Of course, earlier this year, the Espresso Martini getting lots of attention there. Where exactly are you seeing customers flock to right now? Are they still making those drinks at home?

CORY RELLAS: Well, you reset this whole thing with COVID. As more and more people started to embrace cocktail culture, wanting to try new things at home when you didn't have access to the bar and to the bar scene, all of a sudden, you started to see people trying new things.

It's extended now into the ready-to-drink cocktails. I think tequila is the big winner here and the type of alcohol people are drinking at home.

So it's slowed a little bit relative to the last two years. But overall, I think we reset the ability for consumers to basically try to make cocktails at home, relative to, previously, they would just go to the bar for that moment or that experience.

- And Cory, we were showing the numbers earlier in terms of who's really interested in these non-alcoholic drinks. We were talking about this earlier this morning.

I know, a younger demographic. I'm certainly not Gen Z. I haven't been drinking. As a platform that started with alcoholic drinks, how do you cash in on that trend?

CORY RELLAS: Well, I actually think it very much fits our mission. And we want to be there for the moments that matter, the people who create them. That is a lot of times right now with non-alcoholic drinks.

It started, again, more so on the beer side. And now, it's moving towards wine and spirits as well. And I think there's great options. I think there's a lot of great innovation going here.

You're talking about 25% of millennials, and nearly a 40% of Gen Z, who are substituting some sort of non-alcoholic drink into those occasions.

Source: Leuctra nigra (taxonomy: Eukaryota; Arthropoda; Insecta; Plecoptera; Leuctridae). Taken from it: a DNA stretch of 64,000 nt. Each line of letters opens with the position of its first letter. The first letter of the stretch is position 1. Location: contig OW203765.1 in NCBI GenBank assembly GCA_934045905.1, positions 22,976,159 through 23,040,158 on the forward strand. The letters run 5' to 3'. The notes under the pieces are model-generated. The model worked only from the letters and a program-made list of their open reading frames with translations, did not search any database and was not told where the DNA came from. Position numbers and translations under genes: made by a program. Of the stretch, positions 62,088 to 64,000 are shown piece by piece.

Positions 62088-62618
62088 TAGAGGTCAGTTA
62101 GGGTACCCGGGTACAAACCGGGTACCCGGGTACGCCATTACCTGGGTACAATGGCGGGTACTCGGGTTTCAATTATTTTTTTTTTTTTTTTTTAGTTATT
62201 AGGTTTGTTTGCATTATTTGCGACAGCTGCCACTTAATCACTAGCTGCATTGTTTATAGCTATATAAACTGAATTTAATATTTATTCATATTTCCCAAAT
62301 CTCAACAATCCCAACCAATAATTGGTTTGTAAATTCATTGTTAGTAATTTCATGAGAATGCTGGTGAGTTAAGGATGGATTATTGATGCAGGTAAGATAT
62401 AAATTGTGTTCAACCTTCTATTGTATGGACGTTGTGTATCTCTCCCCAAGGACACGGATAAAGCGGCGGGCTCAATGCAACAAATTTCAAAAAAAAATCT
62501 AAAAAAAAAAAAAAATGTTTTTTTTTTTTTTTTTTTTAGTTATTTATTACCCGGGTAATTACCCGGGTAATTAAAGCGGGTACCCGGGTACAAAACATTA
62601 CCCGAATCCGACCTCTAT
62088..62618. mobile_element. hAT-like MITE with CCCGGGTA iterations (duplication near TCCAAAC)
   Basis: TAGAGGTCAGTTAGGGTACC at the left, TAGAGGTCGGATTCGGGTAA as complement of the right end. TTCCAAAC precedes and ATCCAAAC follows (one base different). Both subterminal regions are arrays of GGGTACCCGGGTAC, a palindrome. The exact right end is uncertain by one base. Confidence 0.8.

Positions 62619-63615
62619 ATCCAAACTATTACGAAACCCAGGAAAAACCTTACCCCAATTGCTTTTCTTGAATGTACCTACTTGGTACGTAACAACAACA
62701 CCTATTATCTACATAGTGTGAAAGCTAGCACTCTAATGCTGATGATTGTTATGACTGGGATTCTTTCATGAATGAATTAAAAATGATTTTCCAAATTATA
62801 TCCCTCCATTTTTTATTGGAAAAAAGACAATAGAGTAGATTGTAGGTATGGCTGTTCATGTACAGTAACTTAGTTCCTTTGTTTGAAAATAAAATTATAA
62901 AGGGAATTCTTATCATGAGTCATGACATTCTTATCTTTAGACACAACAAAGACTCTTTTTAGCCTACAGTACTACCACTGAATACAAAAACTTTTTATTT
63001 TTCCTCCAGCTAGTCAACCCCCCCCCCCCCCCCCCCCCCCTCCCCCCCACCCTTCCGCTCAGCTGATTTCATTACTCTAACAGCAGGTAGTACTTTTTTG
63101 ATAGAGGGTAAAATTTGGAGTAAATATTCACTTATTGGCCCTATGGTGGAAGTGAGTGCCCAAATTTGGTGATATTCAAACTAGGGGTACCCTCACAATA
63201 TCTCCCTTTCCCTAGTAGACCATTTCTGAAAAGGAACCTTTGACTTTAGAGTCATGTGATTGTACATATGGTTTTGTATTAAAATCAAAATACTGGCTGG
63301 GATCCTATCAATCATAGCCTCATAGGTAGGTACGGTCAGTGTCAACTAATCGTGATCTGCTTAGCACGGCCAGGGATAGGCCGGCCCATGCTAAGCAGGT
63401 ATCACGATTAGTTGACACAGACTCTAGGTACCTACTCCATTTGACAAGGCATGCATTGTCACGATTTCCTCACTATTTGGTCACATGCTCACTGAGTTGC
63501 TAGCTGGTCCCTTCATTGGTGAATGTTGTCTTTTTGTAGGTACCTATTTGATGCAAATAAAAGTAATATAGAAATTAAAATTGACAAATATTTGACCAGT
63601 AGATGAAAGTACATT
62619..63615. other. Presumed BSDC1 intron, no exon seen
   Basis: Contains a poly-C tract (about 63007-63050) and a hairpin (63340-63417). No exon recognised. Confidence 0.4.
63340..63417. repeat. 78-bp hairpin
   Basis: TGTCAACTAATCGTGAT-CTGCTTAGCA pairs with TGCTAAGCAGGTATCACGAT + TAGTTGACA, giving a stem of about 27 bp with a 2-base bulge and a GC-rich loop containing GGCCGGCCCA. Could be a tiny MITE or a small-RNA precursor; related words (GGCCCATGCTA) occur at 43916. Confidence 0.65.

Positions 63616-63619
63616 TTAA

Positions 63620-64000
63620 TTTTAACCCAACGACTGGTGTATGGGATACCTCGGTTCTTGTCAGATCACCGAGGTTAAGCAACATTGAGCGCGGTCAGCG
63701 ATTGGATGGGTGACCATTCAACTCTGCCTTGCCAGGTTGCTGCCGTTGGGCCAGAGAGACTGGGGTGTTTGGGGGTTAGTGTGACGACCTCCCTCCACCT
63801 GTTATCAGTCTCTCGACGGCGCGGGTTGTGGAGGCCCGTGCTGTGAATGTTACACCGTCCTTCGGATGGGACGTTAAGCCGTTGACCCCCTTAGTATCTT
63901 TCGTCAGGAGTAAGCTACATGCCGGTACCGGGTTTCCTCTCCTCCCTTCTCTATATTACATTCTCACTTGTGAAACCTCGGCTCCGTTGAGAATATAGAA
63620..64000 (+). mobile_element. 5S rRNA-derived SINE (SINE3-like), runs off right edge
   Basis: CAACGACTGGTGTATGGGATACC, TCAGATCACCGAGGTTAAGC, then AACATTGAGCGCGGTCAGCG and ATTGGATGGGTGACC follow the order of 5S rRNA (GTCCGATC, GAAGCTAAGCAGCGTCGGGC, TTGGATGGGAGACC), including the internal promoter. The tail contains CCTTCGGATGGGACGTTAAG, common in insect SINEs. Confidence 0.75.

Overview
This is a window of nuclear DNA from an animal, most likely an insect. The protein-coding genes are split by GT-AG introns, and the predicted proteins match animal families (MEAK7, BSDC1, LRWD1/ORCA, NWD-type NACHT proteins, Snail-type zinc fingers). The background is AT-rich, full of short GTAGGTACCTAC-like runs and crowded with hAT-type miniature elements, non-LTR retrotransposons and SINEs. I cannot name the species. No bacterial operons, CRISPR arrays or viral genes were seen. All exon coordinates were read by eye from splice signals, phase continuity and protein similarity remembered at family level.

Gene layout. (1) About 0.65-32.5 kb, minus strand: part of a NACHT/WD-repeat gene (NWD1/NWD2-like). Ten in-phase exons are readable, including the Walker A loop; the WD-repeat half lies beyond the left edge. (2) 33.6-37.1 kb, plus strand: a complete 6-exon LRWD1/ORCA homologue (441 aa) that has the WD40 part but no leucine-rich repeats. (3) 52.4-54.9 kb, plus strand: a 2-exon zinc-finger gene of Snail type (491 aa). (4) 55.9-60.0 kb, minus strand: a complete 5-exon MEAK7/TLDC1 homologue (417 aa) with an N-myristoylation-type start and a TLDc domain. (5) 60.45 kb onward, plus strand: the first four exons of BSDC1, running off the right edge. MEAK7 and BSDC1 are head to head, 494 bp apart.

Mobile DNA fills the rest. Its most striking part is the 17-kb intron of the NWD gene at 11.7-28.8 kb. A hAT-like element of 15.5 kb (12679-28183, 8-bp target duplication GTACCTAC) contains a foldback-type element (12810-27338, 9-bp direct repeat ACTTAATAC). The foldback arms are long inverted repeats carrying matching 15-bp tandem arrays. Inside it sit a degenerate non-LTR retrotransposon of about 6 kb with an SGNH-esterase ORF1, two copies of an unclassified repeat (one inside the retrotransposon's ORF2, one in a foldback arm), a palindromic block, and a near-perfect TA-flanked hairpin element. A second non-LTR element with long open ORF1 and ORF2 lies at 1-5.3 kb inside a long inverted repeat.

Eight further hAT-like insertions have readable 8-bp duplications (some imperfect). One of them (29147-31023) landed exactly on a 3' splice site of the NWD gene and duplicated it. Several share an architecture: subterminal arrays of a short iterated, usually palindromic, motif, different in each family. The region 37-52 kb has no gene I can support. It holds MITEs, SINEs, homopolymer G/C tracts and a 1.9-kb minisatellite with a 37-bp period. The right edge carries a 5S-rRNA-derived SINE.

And it's really, actually, quite something to see how seamlessly it's done and how it isn't taking away from what was previously a very alcohol forward moment.

So a lot more innovation here. I don't see this one slowing down for a long time.

BROOKE DIPALMA: And one category I want to dive into quickly is hard seltzers. Last year, we saw Boston Beer Company throw away millions of cases of their Truly Hard Seltzers.

Gen-z certainly getting influenced by other categories out there. So what exactly are some name brands that Drizly customers are flocking to here?

CORY RELLAS: Well, I think you're still seeing the big brands, obviously. Boston Beer, making one of the top three there.

But this is a little bit of a tough story not because the deceleration has happened most recently, but this is again a category that went from 0 to over 3.5, nearly 4, percent of Drizly and then also on-premise sales over the last two and a half years.

It's just slowed down in the last 18 months. So I think it's created a new category. I don't think it's decelerating or actually decreasing as a total amount.

But there is a little bit of a shift, more from the hard seltzer to the ready-to-drink cocktails as consumers appreciate the difference between the two.

So I think it's still a big category. The second derivative growth rate has definitely slowed down on it.

- Yeah. Well, alcohol or no alcohol, it all adds up to a healthy revenue for your company. Drizly CEO Cory Rellas. Always good to have you on the show. And our thanks to Brooke DiPalma as well.